“Article 5: Officers
    Any member of Duke OCF can become an officer after being listed on the official roster for one (1) complete academic semester. Officers shall be elected annually in the Spring semester by a majority vote of the membership and shall take office thirty (30) days prior to the end of the semester…. [more details on the roles of officers]…”

    Hey, you can be an officer of the group, and the only criteria is that you get enough members to vote for you.

    Now it might be hard if you are openly gay to get enough members of the OCF to vote for you, but it’s not baked into the group constitution. And that, right there, is the point of the exclusion of the Young Life group. Put in a simple nondiscrimination sentence, one that EVERY group is required to include, and you’ll pass muster.

    Until you can do that, you can’t be approved as a group.

  29. Comment by William on September 19, 2019 at 11:08 am

    So, the KKK can put in a simple nondiscrimination sentence and they’ll pass the muster with the Duke Student Government Senate?

  30. Comment by JDB on September 18, 2019 at 2:10 pm

    How can an organization discriminate against and organization that it accuses of discrimination. Faulty logic and circular reasoning? I have concluded, based on observation, that liberals tend to be accepting of their point of view only. Hum I believe that flies in the face of all liberal philosophy I have studied. But then again I didn’t go to Duke. I went up north.

  31. Comment by Lee D. Cary on September 18, 2019 at 8:42 pm

    Time to recall the Duke Lacrosse case of 2006 where members of the school’s team were falsely accused of rape.

    “The case’s resolution sparked public discussion of racism, sexual violence, media bias, and due process on campuses, and ultimately led to the resignation and disbarment of the lead prosecutor, Durham County District Attorney Mike Nifong.” (https://en.wikipedia.org/wiki/Duke_lacrosse_case)

    “AIG ended up having to pay part of the multi-million settlements that Duke University paid to the three lacrosse stars who were accused of raping a stripper the team had hired for one of their parties, Crystal Gail Mangum, back in 2006.”

    88 Duke professors signed a petition demanding that the 3 accused Lacrosse players be expelled, and condemning them for raping this poor innocent girl, without knowing a single fact of the case nor giving the three students a chance to defend themselves or present their side of the story.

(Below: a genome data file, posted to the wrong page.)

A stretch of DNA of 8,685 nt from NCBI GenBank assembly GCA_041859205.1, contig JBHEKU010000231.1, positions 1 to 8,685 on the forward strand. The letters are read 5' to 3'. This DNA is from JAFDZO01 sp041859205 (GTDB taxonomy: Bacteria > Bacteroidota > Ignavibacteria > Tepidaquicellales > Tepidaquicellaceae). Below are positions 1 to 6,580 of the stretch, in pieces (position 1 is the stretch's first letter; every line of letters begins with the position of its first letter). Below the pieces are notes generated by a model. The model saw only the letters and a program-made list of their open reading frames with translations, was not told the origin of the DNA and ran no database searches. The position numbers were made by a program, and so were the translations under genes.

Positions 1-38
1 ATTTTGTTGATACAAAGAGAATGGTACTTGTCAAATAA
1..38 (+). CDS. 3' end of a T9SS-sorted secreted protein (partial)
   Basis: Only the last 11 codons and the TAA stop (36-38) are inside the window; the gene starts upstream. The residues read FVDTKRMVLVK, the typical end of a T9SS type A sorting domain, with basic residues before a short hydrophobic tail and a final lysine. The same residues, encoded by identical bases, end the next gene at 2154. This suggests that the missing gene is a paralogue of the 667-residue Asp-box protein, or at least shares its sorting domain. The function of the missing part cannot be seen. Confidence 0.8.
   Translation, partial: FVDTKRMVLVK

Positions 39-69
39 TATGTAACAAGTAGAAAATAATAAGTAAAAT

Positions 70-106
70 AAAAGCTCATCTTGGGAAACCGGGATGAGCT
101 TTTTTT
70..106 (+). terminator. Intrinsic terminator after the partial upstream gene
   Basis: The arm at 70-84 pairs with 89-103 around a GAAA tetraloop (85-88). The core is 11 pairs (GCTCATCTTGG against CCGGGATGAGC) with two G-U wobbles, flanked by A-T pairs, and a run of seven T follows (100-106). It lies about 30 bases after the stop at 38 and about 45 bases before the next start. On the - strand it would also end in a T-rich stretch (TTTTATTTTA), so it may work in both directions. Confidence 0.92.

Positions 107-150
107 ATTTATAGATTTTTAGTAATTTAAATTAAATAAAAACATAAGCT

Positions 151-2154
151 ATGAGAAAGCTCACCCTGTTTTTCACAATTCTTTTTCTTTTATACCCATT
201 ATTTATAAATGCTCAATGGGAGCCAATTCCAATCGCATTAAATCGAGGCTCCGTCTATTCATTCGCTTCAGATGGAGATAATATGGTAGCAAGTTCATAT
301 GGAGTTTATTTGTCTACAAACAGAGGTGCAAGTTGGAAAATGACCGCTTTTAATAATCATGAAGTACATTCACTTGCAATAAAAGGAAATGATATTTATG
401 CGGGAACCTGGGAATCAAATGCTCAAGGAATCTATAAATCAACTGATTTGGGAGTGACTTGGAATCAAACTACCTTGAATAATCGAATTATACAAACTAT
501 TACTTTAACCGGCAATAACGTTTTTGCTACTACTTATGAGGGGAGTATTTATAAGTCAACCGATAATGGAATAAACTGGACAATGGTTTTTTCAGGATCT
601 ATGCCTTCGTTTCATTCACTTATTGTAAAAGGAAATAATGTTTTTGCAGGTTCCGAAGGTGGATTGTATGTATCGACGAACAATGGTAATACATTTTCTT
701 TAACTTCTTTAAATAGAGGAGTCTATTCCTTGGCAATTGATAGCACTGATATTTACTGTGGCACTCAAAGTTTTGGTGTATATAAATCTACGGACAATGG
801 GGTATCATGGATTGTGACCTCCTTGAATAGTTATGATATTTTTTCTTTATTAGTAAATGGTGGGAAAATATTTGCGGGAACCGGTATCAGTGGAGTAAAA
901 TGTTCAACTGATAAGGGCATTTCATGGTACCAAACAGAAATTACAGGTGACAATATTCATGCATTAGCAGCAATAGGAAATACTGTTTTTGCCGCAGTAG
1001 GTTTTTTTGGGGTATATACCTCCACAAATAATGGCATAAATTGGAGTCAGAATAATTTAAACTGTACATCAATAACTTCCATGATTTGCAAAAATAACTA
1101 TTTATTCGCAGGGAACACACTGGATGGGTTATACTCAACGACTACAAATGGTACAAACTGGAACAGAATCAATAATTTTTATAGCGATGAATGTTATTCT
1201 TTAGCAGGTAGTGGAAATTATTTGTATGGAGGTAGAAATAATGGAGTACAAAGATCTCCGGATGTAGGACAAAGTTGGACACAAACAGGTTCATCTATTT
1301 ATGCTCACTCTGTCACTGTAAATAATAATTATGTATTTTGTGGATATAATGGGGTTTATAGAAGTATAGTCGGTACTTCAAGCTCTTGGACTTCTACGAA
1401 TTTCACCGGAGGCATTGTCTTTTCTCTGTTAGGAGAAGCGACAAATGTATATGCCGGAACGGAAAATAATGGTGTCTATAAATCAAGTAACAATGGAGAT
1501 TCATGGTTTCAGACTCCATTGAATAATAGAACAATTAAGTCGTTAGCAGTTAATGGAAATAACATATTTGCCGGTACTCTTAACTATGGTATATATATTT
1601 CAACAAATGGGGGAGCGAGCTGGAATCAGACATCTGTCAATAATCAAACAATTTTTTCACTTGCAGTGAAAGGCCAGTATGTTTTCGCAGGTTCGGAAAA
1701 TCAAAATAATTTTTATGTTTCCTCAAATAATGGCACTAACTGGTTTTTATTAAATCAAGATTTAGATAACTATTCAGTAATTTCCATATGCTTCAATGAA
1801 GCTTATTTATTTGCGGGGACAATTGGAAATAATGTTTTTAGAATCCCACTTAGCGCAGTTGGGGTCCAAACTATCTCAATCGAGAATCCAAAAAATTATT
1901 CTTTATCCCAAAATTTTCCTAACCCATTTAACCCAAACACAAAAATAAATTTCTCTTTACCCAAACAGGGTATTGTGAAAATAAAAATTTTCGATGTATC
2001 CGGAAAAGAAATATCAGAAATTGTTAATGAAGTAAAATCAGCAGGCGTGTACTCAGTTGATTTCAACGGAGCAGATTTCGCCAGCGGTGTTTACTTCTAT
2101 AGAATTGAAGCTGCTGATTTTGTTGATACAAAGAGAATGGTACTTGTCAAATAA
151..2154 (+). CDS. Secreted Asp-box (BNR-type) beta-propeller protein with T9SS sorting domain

So with this history, why should this news about Duke be a surprise to anyone?

  32. Comment by Charles H. Walkup, Jr. on September 19, 2019 at 11:34 am

    The problem I see (as one who has dealt with same-sex attraction) is ascendancy over the past 50+ years of “discrimination” over Liberty. Until this is corrected we will continue to waste time/energy.
    Discrimination is NOT a constitutional principle (nowhere in the document). Liberty is the relevant principle. And Liberty is our right as individuals (persons and entities such as a business, campus club, etc.) TO discriminate – to make our own decision without government coercion.
    EXAMPLE: A restaurant declines to serve me because I’m an “old guy” (age/sex discrimination). As long as another restaurant will serve me, I’m not being denied my Liberty. But for gov. to coerce that restaurant to serve me is a denial of it’s Liberty.
    Asking the right question is key. Therefore,
    ask not “Is this person/group being discriminated against?”.
    Ask rather “Is this person/group being denied their Liberty?”

  33. Comment by Michael on September 20, 2019 at 7:29 pm

    In truth, many, many colleges with Christian roots are smong those with least grasp of “the free exercise of religion.” Many insist that Christian groups admit to membership persons of another religion or even outright hostility to Christianity.

  34. Comment by William on September 24, 2019 at 12:04 pm

    Duke should extend this non discrimination policy to the athletic department. Anybody who wants to play in a Duke basketball game — a man, a woman, or otherwise — should be allowed to suit up and given playing time, for example.

  35. Comment by David Gingrich on September 21, 2019 at 9:44 am

    Duke’s shift away from Christ is a leading reason for the problems the UMC is having.

  36. Comment by Skipper on September 22, 2019 at 4:24 pm

    It’s a shame Duke has drifted so far away.

  37. Comment by Joe Sherrill on September 23, 2019 at 6:17 pm

    At least their mascot represents them appropriately.